Carroll's first team, the 2001 Trojans, started the season 1-4, losing four straight by 14 total points after an opening win over San Jose State. There was the 24-22 loss at Oregon in which the Trojans thought they had won with a last-minute field goal, only to have the Ducks respond with a game-winning field goal with 12 seconds left.
Washington did the same thing in a 27-24 victory, winning on the final play of the game.
'There were a number of opportunities for us to turn it early, but we were lousy, to be honest,' Carroll says. 'It took us awhile to get going. We were playing cruddy, and we didn't deserve those wins, I guess. But a couple of weeks later, we came back to beat Arizona, and we haven't looked back since.'
Since that game, USC has racked up a 23-4 record. This season, with a team loaded with talented underclassmen, including sophomore quarterback Matt Leinert, the Trojans have been dominant. And that doesn't look to change anytime soon Ñ the Trojans recruited what one scouting service calls the best freshman class in the conference in a decade.
Carroll finds that ironic because skeptics figured that recruiting might be a problem for a coach away from the college game so many years.
'That's the one that really got me Ñ he has been away from the college game so long, how is he going to recruit?' Carroll says. 'That was the most absurd comment of all the ones people said about me. Man, that doesn't make any sense. All you do while coaching football is recruit guys' loyalty. People were out of touch with that kind of thought.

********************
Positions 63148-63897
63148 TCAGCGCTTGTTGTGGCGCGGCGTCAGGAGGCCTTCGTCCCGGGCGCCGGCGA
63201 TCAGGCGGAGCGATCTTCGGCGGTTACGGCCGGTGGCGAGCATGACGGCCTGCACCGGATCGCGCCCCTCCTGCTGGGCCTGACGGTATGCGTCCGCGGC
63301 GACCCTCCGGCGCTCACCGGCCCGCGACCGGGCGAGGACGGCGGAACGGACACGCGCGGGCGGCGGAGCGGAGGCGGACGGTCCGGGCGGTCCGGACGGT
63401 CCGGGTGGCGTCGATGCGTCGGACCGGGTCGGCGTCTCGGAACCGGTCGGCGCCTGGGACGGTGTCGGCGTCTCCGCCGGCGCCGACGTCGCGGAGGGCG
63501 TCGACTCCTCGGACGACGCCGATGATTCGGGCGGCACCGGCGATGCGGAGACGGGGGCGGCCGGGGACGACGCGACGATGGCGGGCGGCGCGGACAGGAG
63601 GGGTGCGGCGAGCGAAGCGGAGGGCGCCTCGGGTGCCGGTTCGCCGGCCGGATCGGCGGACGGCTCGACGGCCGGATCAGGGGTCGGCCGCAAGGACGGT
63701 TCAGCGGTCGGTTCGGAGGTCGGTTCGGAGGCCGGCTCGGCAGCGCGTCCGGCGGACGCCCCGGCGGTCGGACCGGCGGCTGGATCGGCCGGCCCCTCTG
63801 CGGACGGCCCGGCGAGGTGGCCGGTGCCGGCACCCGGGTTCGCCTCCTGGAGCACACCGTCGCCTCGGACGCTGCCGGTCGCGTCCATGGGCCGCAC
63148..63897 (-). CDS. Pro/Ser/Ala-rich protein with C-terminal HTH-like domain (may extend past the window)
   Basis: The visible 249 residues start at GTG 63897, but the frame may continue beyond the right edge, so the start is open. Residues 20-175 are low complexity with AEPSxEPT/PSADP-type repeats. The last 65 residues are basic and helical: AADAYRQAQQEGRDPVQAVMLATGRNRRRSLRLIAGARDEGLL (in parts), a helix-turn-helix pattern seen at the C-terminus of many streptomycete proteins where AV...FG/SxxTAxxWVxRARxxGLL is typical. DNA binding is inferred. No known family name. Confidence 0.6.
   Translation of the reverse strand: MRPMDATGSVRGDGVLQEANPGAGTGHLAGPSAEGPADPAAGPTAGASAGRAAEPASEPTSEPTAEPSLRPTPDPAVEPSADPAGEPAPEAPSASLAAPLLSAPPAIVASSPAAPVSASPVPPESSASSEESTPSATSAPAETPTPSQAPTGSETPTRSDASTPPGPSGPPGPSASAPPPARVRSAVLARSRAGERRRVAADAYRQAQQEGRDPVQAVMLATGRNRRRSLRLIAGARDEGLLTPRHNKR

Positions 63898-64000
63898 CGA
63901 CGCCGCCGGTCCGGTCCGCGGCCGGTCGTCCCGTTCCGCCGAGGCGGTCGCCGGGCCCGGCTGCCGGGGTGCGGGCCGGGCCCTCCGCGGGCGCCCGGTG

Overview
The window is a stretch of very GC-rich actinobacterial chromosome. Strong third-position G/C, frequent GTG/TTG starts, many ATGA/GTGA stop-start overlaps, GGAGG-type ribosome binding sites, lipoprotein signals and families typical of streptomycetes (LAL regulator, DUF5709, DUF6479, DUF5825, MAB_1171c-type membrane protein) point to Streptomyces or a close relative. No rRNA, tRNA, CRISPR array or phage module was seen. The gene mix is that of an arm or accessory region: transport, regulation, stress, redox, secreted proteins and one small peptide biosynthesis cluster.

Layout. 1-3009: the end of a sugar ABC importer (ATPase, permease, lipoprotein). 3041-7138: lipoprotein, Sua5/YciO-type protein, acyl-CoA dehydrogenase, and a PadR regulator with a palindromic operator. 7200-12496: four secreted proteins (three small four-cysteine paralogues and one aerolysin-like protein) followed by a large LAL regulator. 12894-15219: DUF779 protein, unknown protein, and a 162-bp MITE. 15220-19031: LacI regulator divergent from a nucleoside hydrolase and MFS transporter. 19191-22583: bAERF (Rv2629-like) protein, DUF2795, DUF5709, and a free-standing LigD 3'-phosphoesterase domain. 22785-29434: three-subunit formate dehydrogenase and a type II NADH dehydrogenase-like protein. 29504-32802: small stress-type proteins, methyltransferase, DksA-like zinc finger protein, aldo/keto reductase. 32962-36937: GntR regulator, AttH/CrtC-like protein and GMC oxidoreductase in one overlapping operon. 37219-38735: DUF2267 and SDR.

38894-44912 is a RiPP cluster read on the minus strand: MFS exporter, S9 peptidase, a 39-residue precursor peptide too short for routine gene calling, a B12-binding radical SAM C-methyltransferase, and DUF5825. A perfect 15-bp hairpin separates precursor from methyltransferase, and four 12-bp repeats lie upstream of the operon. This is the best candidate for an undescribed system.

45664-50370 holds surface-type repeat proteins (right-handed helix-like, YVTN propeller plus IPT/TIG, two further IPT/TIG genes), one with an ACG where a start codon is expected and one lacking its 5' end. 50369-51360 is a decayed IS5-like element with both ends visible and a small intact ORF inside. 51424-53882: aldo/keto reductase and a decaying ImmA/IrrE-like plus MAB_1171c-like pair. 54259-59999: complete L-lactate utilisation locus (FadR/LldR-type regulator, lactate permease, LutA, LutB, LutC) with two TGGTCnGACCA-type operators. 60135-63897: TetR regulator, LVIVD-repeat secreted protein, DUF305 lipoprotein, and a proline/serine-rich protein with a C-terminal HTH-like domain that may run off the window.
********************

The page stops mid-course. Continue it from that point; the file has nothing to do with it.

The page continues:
'Recruiting is easy. You go at it with passion, you promote your program and present opportunities for kids to contribute to a winner. That's the easiest thing, to get kids and their families fired up about joining a program like ours.'
Carroll claims that his almost immediate success at USC doesn't mean personal vindication for what happened to him in his brief head coaching tenures with the Jets and Patriots.
'I was down that we didn't get to continue, sure, but I wasn't in the dumper,' he says. 'I had confidence I still had a lot of good coaching left in me.'
Chasing a national title
Carroll believes in his '03 Trojans.
'We don't give you many opportunities to beat us,' says the third-year USC coach, who also serves as the team's defensive coordinator. 'Our philosophy is to take care of the football on both sides.
'We go get the ball well, and we keep it well. Our turnover ratio has been phenomenal all three years. This year it is plus-17, and I am real proud of that. We kick and punt the ball well and play good defense. When we play well, we are a really good team.'
Carroll says the Trojans have respect for the Beavers.
'They are a good team,' he says, 'real good. They have excellent players at quarterback and tailback, a big-time receiver, experience in the system, and an effective defense. You can't complete passes against them.
'They are a difficult opponent. I thought they would be the team in a (Pac-10) championship situation at the end of the year, and they are capable of playing like that. They have played a lot of great football.'
Can the Trojans establish dominance in the Pac-10 like the teams of McKay and Robinson?
'I don't know,' Carroll says. 'We will find out. Next year gives us a window. If we beat Oregon State, we will be back-to-back conference champions. You make a statement doing it the third time, and the fourth time you are rolling. It takes a lot of time to figure those things out.'
Carroll probably will be around to find out. He says he has no interest in returning to the NFL.
'I have found a great place for me,' he says. 'I love the winning so much. I have the best chance to control that in this setting. I'm not letting that get away.'
This will be the fourth time in five years that Oregon State has played at Southern Cal. The Trojans' only visit to Corvallis during that span was 2000, a 31-21 OSU win.